The file URI Scheme

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Author Matthew Kerwin 
Last updated 2013-06-26
Replaced by RFC 8089, RFC 8089
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Network Working Group                                          M. Kerwin
Intended status: Standards Track                           June 27, 2013
Expires: December 29, 2013

                          The file URI Scheme


   This document specifies the file Uniform Resource Identifier (URI)
   scheme that was originally specified in [RFC1738].  The purpose of
   this document is to keep the information about the scheme on
   standards track, since [RFC1738] has been made obsolete.

Note to Readers

   This draft should be discussed on its github project page [github].

Status of This Memo

   This Internet-Draft is submitted to IETF in full conformance with the
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   This Internet-Draft will expire on December 29, 2013.

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Table of Contents

   1.  Introduction  . . . . . . . . . . . . . . . . . . . . . . . .   2
     1.1.  Conventions and Terminology . . . . . . . . . . . . . . .   2
   2.  History . . . . . . . . . . . . . . . . . . . . . . . . . . .   2
   3.  Scheme Definition . . . . . . . . . . . . . . . . . . . . . .   3
   4.  Implementation Notes  . . . . . . . . . . . . . . . . . . . .   5
     4.1.  Hierarchical Structure  . . . . . . . . . . . . . . . . .   5
     4.2.  Relative file paths . . . . . . . . . . . . . . . . . . .   5
     4.3.  Drives, drive letters, mount points, file system root . .   6
     4.4.  UNC File Paths  . . . . . . . . . . . . . . . . . . . . .   7
     4.5.  Namespaces  . . . . . . . . . . . . . . . . . . . . . . .   7
     4.6.  Character sets and encodings  . . . . . . . . . . . . . .   7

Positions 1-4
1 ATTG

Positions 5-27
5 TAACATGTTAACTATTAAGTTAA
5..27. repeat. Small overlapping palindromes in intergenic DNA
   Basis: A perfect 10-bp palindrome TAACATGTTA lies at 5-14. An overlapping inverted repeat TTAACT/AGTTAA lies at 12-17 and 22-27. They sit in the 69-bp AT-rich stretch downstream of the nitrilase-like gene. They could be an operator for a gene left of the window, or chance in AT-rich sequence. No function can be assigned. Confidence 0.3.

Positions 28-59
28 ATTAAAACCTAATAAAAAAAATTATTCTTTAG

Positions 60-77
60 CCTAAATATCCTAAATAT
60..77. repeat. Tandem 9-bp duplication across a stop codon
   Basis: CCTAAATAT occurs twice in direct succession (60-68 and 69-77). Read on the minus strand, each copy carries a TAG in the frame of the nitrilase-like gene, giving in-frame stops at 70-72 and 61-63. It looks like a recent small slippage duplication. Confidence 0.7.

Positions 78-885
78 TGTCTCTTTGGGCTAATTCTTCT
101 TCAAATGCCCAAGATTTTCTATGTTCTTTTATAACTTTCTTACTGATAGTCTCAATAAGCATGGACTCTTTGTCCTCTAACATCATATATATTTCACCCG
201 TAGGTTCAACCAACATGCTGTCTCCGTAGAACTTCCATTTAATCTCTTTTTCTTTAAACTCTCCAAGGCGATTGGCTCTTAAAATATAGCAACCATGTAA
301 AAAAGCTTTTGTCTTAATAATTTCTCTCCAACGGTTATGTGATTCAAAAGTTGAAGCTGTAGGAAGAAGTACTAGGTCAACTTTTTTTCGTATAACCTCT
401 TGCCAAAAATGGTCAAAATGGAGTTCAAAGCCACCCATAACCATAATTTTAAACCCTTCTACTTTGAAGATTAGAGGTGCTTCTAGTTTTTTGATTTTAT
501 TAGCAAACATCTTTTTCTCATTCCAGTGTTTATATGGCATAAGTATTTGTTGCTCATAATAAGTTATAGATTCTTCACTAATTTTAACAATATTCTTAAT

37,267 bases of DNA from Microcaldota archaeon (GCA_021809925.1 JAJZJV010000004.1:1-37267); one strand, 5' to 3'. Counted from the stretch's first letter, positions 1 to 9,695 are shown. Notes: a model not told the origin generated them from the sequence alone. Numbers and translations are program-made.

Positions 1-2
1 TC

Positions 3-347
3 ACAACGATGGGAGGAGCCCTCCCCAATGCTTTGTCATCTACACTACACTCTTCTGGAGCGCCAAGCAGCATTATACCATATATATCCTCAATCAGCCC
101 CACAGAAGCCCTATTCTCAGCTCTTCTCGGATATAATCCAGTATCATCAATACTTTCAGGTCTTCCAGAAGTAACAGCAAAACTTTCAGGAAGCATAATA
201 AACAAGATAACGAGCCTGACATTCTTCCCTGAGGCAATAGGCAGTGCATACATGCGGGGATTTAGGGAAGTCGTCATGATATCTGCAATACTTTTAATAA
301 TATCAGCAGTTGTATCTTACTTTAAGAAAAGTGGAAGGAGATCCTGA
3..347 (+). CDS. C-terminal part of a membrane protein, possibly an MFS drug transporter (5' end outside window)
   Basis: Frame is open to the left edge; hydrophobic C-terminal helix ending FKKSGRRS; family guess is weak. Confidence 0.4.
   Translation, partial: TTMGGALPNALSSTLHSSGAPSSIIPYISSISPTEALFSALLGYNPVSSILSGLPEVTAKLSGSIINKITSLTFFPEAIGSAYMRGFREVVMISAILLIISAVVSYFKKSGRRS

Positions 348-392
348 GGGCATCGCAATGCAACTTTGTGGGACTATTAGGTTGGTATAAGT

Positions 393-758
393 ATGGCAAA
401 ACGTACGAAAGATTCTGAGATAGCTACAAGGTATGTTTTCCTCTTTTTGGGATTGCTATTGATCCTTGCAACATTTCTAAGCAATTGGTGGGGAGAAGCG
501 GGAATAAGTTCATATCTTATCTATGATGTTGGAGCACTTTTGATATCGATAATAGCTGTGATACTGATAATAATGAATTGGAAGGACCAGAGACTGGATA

5.  Security Considerations . . . . . . . . . . . . . . . . . . .   8
   6.  IANA Considerations . . . . . . . . . . . . . . . . . . . . .   8
   7.  Acknowledgements  . . . . . . . . . . . . . . . . . . . . . .   8
   8.  References  . . . . . . . . . . . . . . . . . . . . . . . . .   8
     8.1.  Normative References  . . . . . . . . . . . . . . . . . .   8
     8.2.  Informative References  . . . . . . . . . . . . . . . . .   9

1.  Introduction

   URIs were previously defined in [RFC1738], which was updated by
   [RFC3986].  Those documents also specify how to define schemes for

   The first definition for many URI schemes appeared in [RFC1738].
   Because that document has been made obsolete, this document copies
   the file URI scheme from it to allow that material to remain on
   standards track.

1.1.  Conventions and Terminology

   The key words "MUST", "MUST NOT", "REQUIRED", "SHALL", "SHALL NOT",
   document are to be interpreted as described in [RFC2119].

2.  History

   The file URI scheme was first defined in [RFC1630], an informational
   RFC which does not specify an Internet standard of any kind.  The
   definition was standardised in [RFC1738], and the scheme was
   registered with the Internet Assigned Numbers Authority (IANA)
   [IANA-URI-Schemes]; however the latter definition omitted certain
   language included by former that clarified aspects such as:

   o  the use of slashes to donate boundaries between directory levels
      of a hierarchical file system

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   o  the requirement that client software convert the file: URL into